MARKS, Miss — Quitman County is no longer a food desert. A new grocery store now sits in Marks, Mississippi.
Local 24 News Weeknight Anchor Katina Rankin talked to the owner and residents about the new store they hope breathes life back into the small Mississippi city.
Aisles and aisles of food: canned goods, boxed products, meat in freezers, bread, fresh produce! It may seem just like a trip to the grocery store for us. Yet, for 90-year-old Earline Melchor, who's shopping today, it hinges on a miracle.
"I feel happy. I'm so glad the store is here. It's nice," said Quitman County Resident Earline Melchor.
We first met Mrs. Earline Melchor back in 2019.
"Right now, I have to hire somebody to take me Batesville or Clarksdale, drive my car," said Melchor at the time.
We followed Mrs. Earline from her home to the nearest grocery store. It was twenty-nine (29) miles away, one way, and in another county. You see, Quitman County, the entire county was a food desert - not a single full-service grocery store in the county for almost four (4) years. Mrs. Earline didn't think she'd live to see the day another grocery store would come to Marks, Mississippi.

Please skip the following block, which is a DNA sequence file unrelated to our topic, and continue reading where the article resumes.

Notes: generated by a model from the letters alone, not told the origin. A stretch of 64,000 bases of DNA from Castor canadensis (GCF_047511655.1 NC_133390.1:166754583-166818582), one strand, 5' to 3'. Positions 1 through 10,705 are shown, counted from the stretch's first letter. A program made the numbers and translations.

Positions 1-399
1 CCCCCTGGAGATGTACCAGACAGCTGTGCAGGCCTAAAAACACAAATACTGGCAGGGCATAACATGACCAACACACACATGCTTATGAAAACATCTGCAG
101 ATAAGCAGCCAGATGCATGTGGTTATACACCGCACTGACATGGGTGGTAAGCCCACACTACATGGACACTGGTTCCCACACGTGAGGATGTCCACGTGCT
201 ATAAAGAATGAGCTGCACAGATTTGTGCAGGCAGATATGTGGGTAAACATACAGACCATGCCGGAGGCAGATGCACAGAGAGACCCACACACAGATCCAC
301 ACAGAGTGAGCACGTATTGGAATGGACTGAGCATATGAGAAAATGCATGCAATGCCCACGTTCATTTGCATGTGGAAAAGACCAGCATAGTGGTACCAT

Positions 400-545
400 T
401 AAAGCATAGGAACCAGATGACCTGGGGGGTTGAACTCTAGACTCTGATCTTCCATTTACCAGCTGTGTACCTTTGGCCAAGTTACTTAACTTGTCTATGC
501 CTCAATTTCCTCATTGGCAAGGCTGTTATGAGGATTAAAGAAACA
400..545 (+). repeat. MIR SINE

"No. Because it happened so many times, we were supposed to get a store, and it went bad. I didn't believe this one 'til we did this interview," said Melchor.
Velma Wilson is the Quitman County Economic Tourism Director. She's been working all of those years to get a grocery store in her hometown.
"I was born and raised here, and it is very near to me," said Quitman County Economic Tourism Director Velma Wilson.
She found James Jeffcoat. He owns a grocery store in Tunica, Mississippi. He saw the Local 24 documentary: The Mule Train: The Poor People's Campaign Continued and was moved to provide residents of Quitman County food - eliminating their food desert.
"That was definitely a big part of it. When I saw the documentary, I said, 'Hey they really need a grocery store. These people don't want to drive to Batesville and Clarksdale'," said Jeffcoat Family Market Owner James Jeffcoat. "I've always helped people. I've always done that. In Tunica, there's a pecan orchard, I let a guy sell his pecans there. When they had the big corn fields all over the place during the fall, I let them come in and sell all the corn. I don't make a penny off of it. And I'm just trying to help them. I've always done things like that."
Jeffcoat is not only bringing jobs to the area for folks who work at the grocery store, he'll also be using local farmers to provide produce.
"Most of these growers are minority growers, and a lot of them are females," said Wilson.
For Mrs. Earline, she's just happy to once again have a cart to push and fresh veggies. She's grateful to Jeffcoat, Wilson and most importantly, God - grateful they didn't quit on Quitman County.
Coming up next week, we'll go one-on-one with James Jeffcoat. Hear why opening this grocery store was especially important to him and what else he has planned for the community.